4. Adaptability over time to meet changing needs and environment
5. Easy to build and use models
6. Promotes learning through useful and thought provoking presentation of
7. Usually uses quantitative models
8. Equipped with knowledge management component which helps to solve very
complex situations
9. Can be used via the internet
10. Allows sensitivity analysis – permitting user to enter their own information best-case and worst-case scenarios. Small changes in the data may lead to
quite different recommendations.
(Turben et al 2002, pp.447-448)
At the most basic level, effective DSS must be able to assist in the decision-making
process at three clearly defined stages. A DSS needs to be able to gather relevant
information, define and analyse potential alternative courses of action, and assist with
the selection and implementation of actions (Clarke & Lambert 2000, p.85). Clarke
and Lambert (2000) define these three stages as intelligence, design and choice. They
also make the important observation, that these three stages are “interwoven” and
“inseparable”. This being the case DSS must be able to provide assistance with
decision-making at each of these stages for such systems to be accurate and useful.
Zapatero (1996, p.19) makes the point that there are a number of “general
characteristics” that DSS should have including; “ease of use and training, effective
response time, ability to be modified, ability to perform automatic calculations,
generation of reports, graphs etc…” The need for DSS ease of use cannot be
overemphasised. This is particularly true in business environments in which
management may not possess an expert understanding of computer systems. A fear of
the technology or lack of understanding as to its application, may lead to a DSS being
either shelved, or not being fully utilized. Likewise, management will be less likely
to rely on DSS findings and or recommendations if the system is overly complicated
and therefore difficult to comprehend. (Bharati & Chaudhury 2003).
In many business environments the speed at which issues/information can be
considered and appropriate decisions made is imperative. For example, in stock
market portfolio management, time is of the essence. Any undue delay in buying or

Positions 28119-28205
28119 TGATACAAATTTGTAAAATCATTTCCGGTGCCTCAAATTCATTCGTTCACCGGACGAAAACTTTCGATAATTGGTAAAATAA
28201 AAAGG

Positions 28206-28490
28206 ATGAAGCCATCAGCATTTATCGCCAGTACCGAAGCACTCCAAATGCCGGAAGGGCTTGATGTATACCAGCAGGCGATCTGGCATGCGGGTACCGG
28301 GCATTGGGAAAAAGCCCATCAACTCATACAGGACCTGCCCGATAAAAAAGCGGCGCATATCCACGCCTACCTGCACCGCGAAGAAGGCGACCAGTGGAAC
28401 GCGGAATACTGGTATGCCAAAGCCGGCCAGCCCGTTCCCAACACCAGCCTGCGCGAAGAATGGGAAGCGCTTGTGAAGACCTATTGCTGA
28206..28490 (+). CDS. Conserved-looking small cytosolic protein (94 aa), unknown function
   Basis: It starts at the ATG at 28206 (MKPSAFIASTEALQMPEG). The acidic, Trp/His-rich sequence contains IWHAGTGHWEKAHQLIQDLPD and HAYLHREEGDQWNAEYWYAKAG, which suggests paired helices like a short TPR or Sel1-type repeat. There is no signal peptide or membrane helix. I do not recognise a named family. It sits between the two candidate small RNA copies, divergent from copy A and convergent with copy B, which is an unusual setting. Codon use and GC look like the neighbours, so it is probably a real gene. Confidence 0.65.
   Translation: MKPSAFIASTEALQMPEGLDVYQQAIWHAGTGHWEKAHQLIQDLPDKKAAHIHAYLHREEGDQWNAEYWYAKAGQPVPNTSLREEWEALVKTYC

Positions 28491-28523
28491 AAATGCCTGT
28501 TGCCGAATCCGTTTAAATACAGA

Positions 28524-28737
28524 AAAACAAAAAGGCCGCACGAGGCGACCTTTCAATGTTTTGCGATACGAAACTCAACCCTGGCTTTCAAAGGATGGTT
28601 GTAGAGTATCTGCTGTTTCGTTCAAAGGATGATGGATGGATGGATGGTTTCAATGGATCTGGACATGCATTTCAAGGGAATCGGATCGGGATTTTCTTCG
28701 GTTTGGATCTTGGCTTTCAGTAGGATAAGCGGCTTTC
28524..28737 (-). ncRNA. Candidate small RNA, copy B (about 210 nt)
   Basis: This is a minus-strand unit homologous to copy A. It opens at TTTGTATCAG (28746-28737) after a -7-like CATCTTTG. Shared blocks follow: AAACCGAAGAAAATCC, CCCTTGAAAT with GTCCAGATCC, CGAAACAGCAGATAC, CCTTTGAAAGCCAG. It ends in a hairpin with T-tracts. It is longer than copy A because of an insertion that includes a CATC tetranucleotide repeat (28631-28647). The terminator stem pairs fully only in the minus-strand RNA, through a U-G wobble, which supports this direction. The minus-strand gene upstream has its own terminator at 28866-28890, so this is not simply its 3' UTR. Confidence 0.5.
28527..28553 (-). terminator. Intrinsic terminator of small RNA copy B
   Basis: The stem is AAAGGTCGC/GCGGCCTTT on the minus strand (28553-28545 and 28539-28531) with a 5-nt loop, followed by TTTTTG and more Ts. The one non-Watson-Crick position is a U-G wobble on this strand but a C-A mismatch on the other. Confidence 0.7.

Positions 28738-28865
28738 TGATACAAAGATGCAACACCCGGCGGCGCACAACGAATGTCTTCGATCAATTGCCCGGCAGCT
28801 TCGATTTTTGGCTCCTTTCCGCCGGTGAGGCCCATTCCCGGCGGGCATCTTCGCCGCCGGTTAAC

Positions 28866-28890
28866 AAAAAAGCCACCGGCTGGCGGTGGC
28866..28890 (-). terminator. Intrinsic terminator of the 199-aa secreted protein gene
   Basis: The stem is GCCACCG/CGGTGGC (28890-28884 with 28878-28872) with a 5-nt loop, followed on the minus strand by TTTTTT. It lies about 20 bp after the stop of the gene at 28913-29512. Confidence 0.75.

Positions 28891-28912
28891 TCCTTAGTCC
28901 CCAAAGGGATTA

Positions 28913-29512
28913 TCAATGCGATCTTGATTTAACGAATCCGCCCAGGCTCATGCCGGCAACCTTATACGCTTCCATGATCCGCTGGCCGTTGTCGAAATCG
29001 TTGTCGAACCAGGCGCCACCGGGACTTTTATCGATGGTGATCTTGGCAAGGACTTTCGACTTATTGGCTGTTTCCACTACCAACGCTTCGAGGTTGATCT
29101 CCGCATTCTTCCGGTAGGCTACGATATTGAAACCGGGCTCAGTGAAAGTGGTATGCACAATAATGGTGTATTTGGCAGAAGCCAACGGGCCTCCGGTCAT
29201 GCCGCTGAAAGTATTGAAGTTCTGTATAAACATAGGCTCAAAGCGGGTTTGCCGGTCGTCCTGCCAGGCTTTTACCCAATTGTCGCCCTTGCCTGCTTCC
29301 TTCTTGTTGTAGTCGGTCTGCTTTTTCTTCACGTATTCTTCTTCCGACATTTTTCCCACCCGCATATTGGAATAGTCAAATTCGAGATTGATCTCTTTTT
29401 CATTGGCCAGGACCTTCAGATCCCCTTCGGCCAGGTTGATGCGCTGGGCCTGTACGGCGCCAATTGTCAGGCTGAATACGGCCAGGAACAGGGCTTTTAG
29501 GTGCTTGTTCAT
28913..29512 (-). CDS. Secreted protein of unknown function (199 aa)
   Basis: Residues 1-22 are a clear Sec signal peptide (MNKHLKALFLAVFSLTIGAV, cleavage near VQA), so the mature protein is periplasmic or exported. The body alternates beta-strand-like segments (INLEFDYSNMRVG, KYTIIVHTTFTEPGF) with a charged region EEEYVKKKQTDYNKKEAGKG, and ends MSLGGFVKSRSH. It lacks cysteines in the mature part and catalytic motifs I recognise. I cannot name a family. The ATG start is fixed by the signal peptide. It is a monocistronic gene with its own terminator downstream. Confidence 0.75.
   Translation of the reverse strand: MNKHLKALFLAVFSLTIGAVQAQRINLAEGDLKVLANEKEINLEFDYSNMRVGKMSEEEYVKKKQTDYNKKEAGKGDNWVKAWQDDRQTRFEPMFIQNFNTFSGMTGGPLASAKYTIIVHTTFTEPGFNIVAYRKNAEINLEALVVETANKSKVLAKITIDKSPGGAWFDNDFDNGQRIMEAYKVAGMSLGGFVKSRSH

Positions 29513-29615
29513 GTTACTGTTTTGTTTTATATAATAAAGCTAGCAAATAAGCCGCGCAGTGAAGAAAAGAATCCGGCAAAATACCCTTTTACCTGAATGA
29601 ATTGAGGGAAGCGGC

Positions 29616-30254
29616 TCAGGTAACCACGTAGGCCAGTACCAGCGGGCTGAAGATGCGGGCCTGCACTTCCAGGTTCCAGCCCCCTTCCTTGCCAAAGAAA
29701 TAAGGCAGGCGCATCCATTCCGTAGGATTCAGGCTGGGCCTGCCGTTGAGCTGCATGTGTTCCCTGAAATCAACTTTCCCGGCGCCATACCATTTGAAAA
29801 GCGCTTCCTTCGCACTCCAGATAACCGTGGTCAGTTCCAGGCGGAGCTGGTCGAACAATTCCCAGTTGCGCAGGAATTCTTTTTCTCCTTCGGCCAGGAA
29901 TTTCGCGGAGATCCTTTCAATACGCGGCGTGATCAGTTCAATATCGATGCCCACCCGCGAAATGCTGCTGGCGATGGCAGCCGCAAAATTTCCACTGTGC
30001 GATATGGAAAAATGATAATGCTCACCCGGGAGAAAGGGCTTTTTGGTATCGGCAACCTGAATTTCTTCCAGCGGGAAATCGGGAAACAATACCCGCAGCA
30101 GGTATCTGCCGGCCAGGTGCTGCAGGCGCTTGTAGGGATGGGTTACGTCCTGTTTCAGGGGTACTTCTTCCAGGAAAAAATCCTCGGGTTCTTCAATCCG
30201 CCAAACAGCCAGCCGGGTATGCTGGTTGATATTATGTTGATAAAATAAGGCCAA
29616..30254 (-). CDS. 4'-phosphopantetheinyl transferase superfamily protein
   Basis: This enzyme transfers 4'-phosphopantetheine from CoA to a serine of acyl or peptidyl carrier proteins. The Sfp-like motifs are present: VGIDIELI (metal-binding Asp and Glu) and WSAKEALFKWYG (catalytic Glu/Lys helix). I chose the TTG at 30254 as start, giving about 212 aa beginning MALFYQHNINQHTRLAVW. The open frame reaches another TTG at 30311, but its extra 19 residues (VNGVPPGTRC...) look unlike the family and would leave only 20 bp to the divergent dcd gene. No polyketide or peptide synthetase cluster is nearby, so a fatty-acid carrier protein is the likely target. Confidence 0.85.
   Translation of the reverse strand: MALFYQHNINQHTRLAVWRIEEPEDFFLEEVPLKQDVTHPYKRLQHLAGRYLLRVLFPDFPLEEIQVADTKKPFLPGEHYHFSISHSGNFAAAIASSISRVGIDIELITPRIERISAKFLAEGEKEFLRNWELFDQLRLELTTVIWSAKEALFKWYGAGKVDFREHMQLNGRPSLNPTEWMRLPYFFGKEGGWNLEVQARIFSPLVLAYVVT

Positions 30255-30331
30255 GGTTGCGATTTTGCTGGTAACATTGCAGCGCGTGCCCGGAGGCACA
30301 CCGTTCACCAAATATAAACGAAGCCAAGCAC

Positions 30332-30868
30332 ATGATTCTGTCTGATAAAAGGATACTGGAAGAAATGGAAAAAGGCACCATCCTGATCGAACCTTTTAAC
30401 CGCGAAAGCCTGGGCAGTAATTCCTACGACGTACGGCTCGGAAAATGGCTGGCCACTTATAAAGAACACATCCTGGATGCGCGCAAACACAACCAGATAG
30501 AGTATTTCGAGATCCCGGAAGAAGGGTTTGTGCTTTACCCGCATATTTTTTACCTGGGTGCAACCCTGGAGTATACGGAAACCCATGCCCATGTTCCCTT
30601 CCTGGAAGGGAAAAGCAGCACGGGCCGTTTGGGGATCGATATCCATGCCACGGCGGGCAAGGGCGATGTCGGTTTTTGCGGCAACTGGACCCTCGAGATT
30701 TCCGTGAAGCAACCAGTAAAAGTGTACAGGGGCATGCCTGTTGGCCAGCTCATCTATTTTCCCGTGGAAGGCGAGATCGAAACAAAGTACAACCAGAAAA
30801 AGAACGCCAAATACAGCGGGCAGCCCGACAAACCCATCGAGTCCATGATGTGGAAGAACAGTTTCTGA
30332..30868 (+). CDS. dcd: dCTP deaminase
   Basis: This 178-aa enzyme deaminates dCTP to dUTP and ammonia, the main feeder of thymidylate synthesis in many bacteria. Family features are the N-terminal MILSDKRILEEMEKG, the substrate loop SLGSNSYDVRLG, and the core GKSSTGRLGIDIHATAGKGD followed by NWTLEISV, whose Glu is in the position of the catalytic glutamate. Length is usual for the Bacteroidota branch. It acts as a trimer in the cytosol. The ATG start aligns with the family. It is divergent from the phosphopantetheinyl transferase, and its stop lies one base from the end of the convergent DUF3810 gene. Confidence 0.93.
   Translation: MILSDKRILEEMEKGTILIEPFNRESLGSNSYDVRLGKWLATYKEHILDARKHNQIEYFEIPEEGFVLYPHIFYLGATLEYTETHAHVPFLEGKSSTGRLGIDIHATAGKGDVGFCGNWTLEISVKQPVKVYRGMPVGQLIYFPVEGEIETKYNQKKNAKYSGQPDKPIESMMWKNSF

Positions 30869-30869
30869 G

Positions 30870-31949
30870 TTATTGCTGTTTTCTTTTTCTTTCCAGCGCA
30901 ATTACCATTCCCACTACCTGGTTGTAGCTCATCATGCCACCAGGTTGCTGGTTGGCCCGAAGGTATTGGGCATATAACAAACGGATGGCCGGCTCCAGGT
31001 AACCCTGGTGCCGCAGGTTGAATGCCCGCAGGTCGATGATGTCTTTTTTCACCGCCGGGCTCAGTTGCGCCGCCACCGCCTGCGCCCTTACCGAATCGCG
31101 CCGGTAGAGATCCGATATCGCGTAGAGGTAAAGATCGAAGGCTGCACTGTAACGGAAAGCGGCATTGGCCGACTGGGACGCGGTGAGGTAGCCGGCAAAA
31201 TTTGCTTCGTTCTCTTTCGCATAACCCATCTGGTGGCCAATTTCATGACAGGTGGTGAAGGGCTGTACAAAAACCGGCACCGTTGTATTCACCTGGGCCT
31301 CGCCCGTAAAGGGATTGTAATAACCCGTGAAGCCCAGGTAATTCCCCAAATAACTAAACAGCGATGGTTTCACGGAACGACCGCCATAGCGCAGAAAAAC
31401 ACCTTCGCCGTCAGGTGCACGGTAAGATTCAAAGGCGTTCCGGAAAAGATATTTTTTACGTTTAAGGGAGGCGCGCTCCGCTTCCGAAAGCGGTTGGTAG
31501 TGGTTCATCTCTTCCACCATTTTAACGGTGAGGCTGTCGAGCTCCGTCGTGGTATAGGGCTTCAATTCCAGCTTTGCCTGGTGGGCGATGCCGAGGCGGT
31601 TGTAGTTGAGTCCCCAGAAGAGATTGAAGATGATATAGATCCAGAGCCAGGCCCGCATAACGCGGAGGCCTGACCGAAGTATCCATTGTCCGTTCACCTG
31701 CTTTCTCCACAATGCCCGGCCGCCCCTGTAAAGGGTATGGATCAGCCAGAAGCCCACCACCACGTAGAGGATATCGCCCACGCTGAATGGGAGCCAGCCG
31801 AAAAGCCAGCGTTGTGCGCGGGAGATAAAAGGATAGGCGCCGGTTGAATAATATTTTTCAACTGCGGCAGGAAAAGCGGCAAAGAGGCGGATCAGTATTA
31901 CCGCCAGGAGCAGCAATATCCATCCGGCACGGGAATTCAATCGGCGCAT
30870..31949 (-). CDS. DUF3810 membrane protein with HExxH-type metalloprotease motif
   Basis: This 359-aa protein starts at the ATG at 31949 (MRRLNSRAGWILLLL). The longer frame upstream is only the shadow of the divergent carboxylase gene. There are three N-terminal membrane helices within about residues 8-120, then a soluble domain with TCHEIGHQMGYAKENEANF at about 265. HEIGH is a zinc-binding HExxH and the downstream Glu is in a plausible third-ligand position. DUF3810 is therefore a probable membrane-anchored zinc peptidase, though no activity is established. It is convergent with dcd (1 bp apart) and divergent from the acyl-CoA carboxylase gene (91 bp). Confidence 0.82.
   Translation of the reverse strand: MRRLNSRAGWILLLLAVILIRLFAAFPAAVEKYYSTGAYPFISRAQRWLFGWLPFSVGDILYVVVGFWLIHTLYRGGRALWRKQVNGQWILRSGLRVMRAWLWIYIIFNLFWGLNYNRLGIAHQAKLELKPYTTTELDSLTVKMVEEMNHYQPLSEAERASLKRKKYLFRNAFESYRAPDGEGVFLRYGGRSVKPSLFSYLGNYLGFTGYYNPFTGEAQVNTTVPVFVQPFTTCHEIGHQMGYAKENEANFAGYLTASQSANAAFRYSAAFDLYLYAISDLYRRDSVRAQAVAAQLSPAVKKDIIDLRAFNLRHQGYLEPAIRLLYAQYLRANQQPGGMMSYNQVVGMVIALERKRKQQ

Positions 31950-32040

selling shares can lead to considerable losses and unacceptable business risks. (Tseng
& Gmytrasiewicz c2003). DSS can assist in gathering information from various
sources, which can be used to help make investment recommendations. In today’s
highly competitive business world, the need for quick, yet well considered business
decisions, based on accurate date and utilizing robust complex models is important.
With the advent of the Internet and the World Wide Web (WWW) and their
increasingly commercial application (Turben et al 2002, pp.463-465) web based DSS
are becoming ever more important. Much of the growth in DSS today is in the area of
web based systems. (Gregg et al 2002; Bharati & Chaudhury 2003; Carlsson &
Turban 2002; Khoo & Forgionne 2002; Bhargava & Power c2002). DSS are
becoming more adaptive and are now being used not only to support management
decisions but also to provide greater support to customers and clients. It is in the area
of customer support that web based DSS are coming to the fore. Web-based DSS…
“allow individual customers to design their own products by choosing from a menu of
attributes, components, prices, and delivery options.” (Bharati & Chaudhury 2003,
p.1). Such DSS are readily available at any number of online stores and retailers.
Similarly, companies are now in a position to monitor online customer purchasing
preferences and habits according to a wide range of factors; including geographic
location, age, gender, income, occupation, martial status, etc…Such information can
be used by DSS to assist companies in developing and marketing new products to
meet specific customer needs, requirements and preferences (Lee & Park 2003,
When considering published research on DSS it is clear that such systems are being
used in private and public organisations for countless purposes. While it is not
possible to go into great detail here, below are listed just a few of the ways in which
DSS are being used to assist in the decision making process:
· Assisting with management decisions in libraries e.g. DECIDE – A DSS for
European libraries – (Clarke & Lambert 2000);
· Marketing DSS – Assisting marketers to make better and more informed
decisions based on “more recent, more comprehensive and more reliable”